Assessment of the Role of Common Genetic Variation in the Transient Neonatal Diabetes Mellitus (TNDM) Region in Type 2 Diabetes: A Comparative Genomic and Tagging Single Nucleotide Polymorphism Approach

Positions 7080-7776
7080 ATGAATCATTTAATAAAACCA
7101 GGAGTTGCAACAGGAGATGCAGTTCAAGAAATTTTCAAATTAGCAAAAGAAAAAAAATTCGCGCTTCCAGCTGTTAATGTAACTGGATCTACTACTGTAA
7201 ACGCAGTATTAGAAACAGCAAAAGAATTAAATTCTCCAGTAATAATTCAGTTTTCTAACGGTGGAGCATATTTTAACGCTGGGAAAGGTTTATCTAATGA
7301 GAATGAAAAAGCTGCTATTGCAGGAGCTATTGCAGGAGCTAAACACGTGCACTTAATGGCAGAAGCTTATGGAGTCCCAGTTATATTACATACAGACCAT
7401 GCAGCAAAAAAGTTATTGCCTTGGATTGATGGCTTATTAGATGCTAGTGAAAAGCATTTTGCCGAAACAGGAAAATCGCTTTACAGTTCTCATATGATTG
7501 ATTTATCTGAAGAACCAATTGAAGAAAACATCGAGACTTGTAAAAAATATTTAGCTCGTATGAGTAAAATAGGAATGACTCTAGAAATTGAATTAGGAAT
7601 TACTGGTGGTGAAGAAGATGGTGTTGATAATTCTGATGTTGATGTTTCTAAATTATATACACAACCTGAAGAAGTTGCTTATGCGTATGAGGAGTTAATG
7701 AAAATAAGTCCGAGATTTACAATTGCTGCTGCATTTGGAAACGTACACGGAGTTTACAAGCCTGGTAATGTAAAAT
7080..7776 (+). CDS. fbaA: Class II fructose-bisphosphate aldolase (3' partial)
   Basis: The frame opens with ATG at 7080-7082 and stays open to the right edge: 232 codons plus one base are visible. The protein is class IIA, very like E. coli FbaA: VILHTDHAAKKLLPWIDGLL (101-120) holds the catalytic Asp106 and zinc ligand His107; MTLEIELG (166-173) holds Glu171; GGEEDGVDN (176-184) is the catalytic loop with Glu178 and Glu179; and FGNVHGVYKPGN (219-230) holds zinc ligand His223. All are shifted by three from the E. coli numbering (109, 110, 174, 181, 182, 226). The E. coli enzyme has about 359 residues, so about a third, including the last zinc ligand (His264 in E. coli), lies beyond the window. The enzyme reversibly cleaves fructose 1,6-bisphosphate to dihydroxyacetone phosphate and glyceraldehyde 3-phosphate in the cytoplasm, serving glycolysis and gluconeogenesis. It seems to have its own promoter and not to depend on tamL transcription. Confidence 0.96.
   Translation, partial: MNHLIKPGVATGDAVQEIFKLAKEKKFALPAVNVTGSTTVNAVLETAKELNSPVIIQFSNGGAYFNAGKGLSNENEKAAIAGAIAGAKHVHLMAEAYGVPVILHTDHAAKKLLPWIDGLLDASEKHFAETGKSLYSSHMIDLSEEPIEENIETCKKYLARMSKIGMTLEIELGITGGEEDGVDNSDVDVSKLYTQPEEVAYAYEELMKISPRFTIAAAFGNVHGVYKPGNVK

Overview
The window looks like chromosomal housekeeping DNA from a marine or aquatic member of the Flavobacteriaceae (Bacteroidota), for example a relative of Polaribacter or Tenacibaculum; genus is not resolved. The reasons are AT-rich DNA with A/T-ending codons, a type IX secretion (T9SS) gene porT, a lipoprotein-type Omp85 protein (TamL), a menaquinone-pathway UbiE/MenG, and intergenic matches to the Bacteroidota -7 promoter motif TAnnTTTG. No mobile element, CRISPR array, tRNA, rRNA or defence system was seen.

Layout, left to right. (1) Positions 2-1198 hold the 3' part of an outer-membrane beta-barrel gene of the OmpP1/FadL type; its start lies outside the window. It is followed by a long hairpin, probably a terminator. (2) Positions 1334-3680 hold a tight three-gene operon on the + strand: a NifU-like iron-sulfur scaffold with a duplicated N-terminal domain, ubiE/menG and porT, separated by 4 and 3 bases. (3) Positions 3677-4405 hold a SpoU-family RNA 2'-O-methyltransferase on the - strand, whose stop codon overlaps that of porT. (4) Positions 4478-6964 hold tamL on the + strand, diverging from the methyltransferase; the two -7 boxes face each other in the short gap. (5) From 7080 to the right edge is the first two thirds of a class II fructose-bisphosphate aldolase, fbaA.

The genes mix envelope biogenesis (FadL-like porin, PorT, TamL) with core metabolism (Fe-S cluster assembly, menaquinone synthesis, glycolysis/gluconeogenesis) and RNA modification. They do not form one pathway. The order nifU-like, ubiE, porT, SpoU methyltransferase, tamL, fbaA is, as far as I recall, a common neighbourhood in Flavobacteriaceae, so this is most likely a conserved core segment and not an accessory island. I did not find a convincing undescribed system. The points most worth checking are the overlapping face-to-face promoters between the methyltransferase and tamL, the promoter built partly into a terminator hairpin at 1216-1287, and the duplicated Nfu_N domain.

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Recent evidence supports the strong overlap between genes implicated in monogenic diabetes and susceptibility to type 2 diabetes. Transient neonatal diabetes mellitus (TNDM) is a rare disorder associated with overexpression of genes at a paternally expressed imprinted locus on chromosome 6q24. There are two overlapping genes in this region: the transcription factor zinc finger protein associated with cell cycle control and apoptosis (ZAC also known as PLAGL1) and HYMA1, which encodes an untranslated mRNA. Several type 2 diabetes linkage studies have reported linkage to chromosome 6q22–25. We hypothesized that common genetic variation at this TNDM region influences type 2 diabetes susceptibility. In addition to the coding regions, we used comparative genomic analysis to identify conserved noncoding regions, which were resequenced for single nucleotide polymorphism (SNP) discovery in 47 individuals. Twenty-six SNPs were identified. Fifteen tag SNPs (tSNPs) were successfully genotyped in a large case-control (n = 3,594) and family-based (n = 1,654) study. We did not find any evidence of association or overtransmission of any tSNP to affected offspring or of a parent-of-origin effect. Using a study sufficiently powered to detect odds ratios of <1.2, we conclude that common variation in the TNDM region does not play an important role in the genetic susceptibility to type 2 diabetes.

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